Both Democratic leaders in the Senate have President Obama’s back on the fiscal cliff. Harry Reid and Nancy Pelosi are both emphatic about the wealthy paying more taxes, and no cuts being made to Social Security.
On ABC’s This Week Nancy Pelosi stood by the president’s insistence that the rich by made to pay their fair share.
Here is a video clip from ABC News:
Pelosi said, “Well, no, I mean, the president made it very clear in his campaign that there is not enough — there are not enough resources. What you just described is a formula and a blueprint for hampering our future. You cannot go forward — you have to cut some investments. If you cut too many, you’re hampering growth, you’re hampering education, our investments for the future. If it’s going to bring in revenue, the president has been very clear that the higher income people have to pay their fair share.”
Meanwhile, Senate Majority Leader Harry Reid has been making it crystal clear that any deal that cuts Social Security will not pass the Senate. Reid said, “I’ve made it very clear. I’ve told anyone that will listen, including everyone in the White House, including the president, that I am not going to be part of having Social Security as part of these talks relating to this deficit.”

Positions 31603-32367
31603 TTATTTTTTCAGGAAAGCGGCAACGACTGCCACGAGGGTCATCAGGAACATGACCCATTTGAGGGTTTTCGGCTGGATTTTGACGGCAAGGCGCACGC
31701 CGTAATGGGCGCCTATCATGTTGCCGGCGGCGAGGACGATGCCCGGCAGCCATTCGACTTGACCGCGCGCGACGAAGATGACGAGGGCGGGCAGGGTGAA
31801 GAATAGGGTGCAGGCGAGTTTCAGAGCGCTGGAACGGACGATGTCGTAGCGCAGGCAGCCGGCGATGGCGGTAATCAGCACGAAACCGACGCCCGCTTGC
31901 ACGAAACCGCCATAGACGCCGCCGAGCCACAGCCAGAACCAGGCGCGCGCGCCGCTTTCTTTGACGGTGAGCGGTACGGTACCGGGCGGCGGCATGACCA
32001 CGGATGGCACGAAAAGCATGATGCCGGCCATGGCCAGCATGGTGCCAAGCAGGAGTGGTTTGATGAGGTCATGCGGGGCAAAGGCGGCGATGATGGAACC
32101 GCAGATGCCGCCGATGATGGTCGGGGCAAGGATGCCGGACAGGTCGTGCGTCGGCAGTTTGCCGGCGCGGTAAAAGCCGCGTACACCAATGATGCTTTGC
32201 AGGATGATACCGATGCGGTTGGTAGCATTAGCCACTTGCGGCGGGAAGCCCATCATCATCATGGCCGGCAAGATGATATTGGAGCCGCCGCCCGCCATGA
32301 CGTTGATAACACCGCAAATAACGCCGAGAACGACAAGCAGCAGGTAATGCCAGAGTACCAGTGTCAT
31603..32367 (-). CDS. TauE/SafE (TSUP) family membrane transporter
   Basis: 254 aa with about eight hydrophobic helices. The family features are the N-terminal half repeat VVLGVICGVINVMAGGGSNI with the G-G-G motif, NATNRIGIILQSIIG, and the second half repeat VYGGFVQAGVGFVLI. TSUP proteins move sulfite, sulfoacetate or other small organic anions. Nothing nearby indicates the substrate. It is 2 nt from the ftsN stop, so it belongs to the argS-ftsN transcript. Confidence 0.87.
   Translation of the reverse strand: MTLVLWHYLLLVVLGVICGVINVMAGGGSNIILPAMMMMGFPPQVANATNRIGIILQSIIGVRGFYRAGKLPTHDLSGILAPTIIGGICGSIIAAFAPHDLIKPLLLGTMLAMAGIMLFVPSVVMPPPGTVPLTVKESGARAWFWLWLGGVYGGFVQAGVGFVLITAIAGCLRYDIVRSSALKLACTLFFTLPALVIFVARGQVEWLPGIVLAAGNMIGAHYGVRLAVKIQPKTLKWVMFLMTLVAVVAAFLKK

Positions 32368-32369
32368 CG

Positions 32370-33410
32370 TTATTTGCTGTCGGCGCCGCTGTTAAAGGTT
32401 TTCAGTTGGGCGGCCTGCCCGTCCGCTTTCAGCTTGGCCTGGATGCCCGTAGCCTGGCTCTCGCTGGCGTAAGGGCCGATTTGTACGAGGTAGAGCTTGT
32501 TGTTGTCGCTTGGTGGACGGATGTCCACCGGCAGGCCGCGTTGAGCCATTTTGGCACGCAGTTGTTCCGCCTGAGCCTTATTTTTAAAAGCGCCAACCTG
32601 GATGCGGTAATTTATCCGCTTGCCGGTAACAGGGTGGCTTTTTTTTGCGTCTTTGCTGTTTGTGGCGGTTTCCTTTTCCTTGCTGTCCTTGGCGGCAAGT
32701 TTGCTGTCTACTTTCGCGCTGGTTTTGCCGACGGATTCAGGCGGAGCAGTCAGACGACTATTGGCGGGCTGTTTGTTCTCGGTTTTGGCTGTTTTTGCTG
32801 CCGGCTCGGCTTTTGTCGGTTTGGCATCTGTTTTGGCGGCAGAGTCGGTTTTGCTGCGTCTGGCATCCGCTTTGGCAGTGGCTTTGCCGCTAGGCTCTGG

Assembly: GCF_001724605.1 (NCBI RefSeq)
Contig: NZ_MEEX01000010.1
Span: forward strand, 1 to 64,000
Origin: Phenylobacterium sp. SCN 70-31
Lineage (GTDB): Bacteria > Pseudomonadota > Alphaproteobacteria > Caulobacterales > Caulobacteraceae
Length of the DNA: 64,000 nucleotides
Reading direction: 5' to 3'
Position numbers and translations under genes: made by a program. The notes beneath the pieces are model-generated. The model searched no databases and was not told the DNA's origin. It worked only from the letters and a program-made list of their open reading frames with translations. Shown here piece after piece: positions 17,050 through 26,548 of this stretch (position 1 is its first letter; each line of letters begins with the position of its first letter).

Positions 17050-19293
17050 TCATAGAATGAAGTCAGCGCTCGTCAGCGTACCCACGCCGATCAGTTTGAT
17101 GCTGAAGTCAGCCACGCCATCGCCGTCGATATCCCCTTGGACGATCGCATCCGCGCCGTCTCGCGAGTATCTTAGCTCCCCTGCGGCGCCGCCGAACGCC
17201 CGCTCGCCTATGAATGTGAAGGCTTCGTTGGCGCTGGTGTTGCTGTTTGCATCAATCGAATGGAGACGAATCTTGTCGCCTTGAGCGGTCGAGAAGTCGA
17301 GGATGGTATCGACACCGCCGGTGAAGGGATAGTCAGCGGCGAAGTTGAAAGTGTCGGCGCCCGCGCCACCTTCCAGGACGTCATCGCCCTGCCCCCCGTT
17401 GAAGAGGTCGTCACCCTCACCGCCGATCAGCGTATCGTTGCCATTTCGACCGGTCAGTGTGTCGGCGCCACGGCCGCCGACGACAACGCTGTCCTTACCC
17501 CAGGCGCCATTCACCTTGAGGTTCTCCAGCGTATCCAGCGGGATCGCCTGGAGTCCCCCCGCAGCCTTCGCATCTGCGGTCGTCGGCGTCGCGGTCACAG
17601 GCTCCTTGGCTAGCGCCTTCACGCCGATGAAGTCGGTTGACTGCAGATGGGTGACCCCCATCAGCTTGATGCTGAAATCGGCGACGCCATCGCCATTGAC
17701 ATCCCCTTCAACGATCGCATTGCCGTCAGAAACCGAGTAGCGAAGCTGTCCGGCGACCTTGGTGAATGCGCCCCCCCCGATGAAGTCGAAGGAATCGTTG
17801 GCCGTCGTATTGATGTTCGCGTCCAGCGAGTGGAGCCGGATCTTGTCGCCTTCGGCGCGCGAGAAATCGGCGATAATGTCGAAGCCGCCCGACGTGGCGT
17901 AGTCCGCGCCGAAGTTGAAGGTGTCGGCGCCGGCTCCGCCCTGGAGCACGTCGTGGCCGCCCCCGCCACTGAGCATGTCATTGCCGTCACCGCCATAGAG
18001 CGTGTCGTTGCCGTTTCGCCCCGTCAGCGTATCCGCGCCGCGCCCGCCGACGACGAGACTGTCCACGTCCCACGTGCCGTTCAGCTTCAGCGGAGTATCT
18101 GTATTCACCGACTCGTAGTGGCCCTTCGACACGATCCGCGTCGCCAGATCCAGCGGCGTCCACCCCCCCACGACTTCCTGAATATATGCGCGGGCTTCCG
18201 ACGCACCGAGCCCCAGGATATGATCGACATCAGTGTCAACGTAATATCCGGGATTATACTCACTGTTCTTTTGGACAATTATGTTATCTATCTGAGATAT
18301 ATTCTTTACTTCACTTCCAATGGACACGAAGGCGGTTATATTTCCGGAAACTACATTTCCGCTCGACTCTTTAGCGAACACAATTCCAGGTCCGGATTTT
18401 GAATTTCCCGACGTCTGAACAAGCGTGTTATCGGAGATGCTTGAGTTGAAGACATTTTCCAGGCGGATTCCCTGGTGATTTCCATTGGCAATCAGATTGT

If congressional Democrats are unified, President Obama’s hand to play in these negotiations grows even stronger. One of the problems in the two previous negotiations with congressional Republicans was that the Democratic side of the Senate was divided. Too many senators, including Reid himself, put their own reelection first. Harry Reid weakened Obama’s hand previous by actively looking to cut a deal, even if that deal was bad for Democrats.
Obama has gone from being viewed as toxic to the reelection hopes of congressional Democrats to being a twice elected president who oversaw unexpected gains in the Senate and House. The president has set the agenda on this issue, and congressional Democrats are getting in line behind him. Democrats may be even more unified than they were after the 2008 election. The infighting that with came control of both the House and Senate is gone.
People who worry that Obama is going to “cave” in these negotiations don’t seem to understand that every negotiation is different. Political climates change, and leverage shifts. Obama and the Democrats have all the leverage. They can do nothing and get what they want. It is the Republican signature issue of the Bush tax cuts that is on the line this time.
This isn’t 2010. It looks like Democrats are unified, and out to make Republicans pay a high price for their negotiating tactics of the past.